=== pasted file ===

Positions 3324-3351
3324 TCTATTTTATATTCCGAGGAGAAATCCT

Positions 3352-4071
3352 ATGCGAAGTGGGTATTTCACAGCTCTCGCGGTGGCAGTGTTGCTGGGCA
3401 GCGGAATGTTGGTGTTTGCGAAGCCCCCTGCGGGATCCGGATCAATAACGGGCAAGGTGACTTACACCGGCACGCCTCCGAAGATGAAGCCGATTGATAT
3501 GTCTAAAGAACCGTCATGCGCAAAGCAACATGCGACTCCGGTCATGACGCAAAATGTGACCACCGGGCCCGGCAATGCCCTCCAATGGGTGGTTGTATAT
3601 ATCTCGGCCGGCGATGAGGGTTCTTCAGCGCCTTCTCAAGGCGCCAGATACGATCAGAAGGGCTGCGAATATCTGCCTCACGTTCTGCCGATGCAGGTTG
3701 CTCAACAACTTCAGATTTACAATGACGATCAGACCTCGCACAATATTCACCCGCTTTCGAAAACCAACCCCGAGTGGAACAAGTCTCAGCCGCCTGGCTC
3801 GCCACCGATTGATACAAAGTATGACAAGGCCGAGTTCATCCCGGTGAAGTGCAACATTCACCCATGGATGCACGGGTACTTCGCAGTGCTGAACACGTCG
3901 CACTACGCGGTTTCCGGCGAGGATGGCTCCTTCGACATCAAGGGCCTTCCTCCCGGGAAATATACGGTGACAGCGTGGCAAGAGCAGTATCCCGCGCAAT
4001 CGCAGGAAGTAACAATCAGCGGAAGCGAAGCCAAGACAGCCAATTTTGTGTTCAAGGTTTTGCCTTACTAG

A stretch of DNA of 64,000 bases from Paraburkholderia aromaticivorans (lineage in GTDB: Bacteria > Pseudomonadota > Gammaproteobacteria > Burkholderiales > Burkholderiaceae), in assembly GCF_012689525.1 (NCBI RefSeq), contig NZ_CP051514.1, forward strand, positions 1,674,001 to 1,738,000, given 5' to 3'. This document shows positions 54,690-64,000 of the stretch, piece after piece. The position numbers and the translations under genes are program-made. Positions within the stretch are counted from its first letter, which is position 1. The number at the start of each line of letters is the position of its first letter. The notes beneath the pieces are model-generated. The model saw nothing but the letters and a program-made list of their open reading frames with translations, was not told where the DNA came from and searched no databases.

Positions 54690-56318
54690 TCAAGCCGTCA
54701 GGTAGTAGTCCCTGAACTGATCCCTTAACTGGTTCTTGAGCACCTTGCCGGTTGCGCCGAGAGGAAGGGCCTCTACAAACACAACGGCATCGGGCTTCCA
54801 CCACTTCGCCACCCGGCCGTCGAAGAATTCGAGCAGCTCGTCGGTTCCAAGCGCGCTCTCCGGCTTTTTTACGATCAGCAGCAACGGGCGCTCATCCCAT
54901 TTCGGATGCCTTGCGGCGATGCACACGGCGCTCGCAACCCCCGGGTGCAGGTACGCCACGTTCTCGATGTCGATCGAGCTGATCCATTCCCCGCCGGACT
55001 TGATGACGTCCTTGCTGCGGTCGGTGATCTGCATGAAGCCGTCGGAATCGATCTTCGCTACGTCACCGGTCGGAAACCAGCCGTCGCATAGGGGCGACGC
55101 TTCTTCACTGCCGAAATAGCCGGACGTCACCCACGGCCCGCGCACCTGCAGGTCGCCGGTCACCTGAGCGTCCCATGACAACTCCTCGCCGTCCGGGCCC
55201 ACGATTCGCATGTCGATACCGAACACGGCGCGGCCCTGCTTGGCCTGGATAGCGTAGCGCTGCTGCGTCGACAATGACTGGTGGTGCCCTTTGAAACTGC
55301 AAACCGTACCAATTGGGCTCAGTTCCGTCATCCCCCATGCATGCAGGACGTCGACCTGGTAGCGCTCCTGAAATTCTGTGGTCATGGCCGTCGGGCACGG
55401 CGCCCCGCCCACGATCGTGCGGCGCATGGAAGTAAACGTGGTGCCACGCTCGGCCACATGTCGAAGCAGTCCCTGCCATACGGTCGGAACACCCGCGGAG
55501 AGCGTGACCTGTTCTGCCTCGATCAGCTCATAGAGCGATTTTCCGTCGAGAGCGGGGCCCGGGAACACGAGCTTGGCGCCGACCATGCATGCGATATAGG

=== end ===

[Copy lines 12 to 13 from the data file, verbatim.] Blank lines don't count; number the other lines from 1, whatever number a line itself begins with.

A stretch of DNA of 64,000 bases from Paraburkholderia aromaticivorans (lineage in GTDB: Bacteria > Pseudomonadota > Gammaproteobacteria > Burkholderiales > Burkholderiaceae), in assembly GCF_012689525.1 (NCBI RefSeq), contig NZ_CP051514.1, forward strand, positions 1,674,001 to 1,738,000, given 5' to 3'. This document shows positions 54,690-64,000 of the stretch, piece after piece. The position numbers and the translations under genes are program-made. Positions within the stretch are counted from its first letter, which is position 1. The number at the start of each line of letters is the position of its first letter. The notes beneath the pieces are model-generated. The model saw nothing but the letters and a program-made list of their open reading frames with translations, was not told where the DNA came from and searched no databases.

Positions 54690-56318